Brief Announcement: Minimizing Congestion in Hybrid Demand-Aware Network Topologies

Authors Wenkai Dai , Michael Dinitz , Klaus-Tycho Foerster , Stefan Schmid

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Author Details

Wenkai Dai
  • Faculty of Computer Science, Universität Wien, Austria
Michael Dinitz
  • Computer Science Department, Johns Hopkins University, Baltimore, MD, USA
Klaus-Tycho Foerster
  • Computer Science Department, Technische Universität Dortmund, Germany
Stefan Schmid
  • TU Berlin, Germany
  • Faculty of Computer Science, Universität Wien, Austria

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Wenkai Dai, Michael Dinitz, Klaus-Tycho Foerster, and Stefan Schmid. Brief Announcement: Minimizing Congestion in Hybrid Demand-Aware Network Topologies. In 36th International Symposium on Distributed Computing (DISC 2022). Leibniz International Proceedings in Informatics (LIPIcs), Volume 246, pp. 42:1-42:3, Schloss Dagstuhl – Leibniz-Zentrum für Informatik (2022)


Emerging reconfigurable optical communication technologies enable demand-aware networks: networks whose static topology can be enhanced with demand-aware links optimized towards the traffic pattern the network serves. This paper studies the algorithmic problem of how to jointly optimize the topology and the routing in such demand-aware networks, to minimize congestion. We investigate this problem along two dimensions: (1) whether flows are splittable or unsplittable, and (2) whether routing on the hybrid topology is segregated or not, i.e., whether or not flows either have to use exclusively either the static network or the demand-aware connections. For splittable and segregated routing, we show that the problem is 2-approximable in general, but APX-hard even for uniform demands induced by a bipartite demand graph. For unsplittable and segregated routing, we show an upper bound of O(log m/ log log m) and a lower bound of Ω(log m/ log log m) for polynomial-time approximation algorithms, where m is the number of static links. Under splittable (resp., unsplittable) and non-segregated routing, even for demands of a single source (resp., destination), the problem cannot be approximated better than Ω(c_{max}/c_{min}) unless P=NP, where c_{max} (resp., c_{min}) denotes the maximum (resp., minimum) capacity. It is still NP-hard for uniform capacities, but can be solved efficiently for a single commodity and uniform capacities.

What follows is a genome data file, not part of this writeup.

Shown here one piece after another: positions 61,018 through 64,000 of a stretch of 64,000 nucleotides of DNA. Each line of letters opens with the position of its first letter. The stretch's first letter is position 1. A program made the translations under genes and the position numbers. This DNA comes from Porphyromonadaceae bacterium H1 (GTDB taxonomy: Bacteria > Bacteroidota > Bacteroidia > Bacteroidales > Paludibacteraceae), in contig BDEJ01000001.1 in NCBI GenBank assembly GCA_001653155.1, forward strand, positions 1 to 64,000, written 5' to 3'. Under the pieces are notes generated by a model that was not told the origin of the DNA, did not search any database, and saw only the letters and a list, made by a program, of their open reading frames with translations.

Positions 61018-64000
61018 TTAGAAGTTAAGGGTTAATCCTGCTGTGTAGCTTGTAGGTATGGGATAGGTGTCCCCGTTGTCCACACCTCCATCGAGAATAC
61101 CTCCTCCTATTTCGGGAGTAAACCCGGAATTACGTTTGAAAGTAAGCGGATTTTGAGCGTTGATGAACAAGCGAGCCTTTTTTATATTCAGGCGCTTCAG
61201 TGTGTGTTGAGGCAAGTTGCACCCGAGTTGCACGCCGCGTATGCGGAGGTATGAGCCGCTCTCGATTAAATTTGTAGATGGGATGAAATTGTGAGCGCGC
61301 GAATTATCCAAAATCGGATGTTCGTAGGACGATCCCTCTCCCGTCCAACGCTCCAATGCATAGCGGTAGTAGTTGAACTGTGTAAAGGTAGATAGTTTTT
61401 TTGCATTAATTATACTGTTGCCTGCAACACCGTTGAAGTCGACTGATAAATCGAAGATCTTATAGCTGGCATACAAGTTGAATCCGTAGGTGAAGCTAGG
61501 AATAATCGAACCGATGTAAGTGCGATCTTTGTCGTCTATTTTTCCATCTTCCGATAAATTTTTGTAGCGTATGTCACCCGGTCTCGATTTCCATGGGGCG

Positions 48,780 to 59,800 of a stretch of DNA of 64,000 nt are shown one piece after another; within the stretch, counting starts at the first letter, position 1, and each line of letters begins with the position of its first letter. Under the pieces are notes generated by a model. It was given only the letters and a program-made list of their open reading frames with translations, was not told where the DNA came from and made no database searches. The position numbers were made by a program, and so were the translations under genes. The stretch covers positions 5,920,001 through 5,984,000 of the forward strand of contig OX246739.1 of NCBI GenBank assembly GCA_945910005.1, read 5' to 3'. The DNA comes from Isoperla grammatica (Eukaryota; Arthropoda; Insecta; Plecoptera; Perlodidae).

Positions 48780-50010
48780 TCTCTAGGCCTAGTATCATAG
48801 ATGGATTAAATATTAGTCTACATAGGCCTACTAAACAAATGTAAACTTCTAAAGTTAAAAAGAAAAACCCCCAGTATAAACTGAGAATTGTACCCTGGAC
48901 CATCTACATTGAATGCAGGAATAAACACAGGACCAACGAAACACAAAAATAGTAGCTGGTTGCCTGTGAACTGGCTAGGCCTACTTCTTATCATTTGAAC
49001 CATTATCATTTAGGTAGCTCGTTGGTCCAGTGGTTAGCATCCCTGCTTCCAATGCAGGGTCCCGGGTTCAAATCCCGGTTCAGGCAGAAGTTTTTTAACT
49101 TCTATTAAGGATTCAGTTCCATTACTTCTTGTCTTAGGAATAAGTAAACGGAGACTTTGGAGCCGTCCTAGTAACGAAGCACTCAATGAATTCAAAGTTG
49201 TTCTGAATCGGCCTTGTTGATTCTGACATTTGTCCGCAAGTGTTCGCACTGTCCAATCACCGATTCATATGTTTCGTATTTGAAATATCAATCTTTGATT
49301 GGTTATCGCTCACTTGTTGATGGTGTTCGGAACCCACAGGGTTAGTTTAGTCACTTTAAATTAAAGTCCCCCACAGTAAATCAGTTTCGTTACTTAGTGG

Subject Classification

ACM Subject Classification
  • Networks → Network architectures
  • Theory of computation → Design and analysis of algorithms
  • Congestion
  • Reconfigurable Networks
  • Algorithms
  • Complexity


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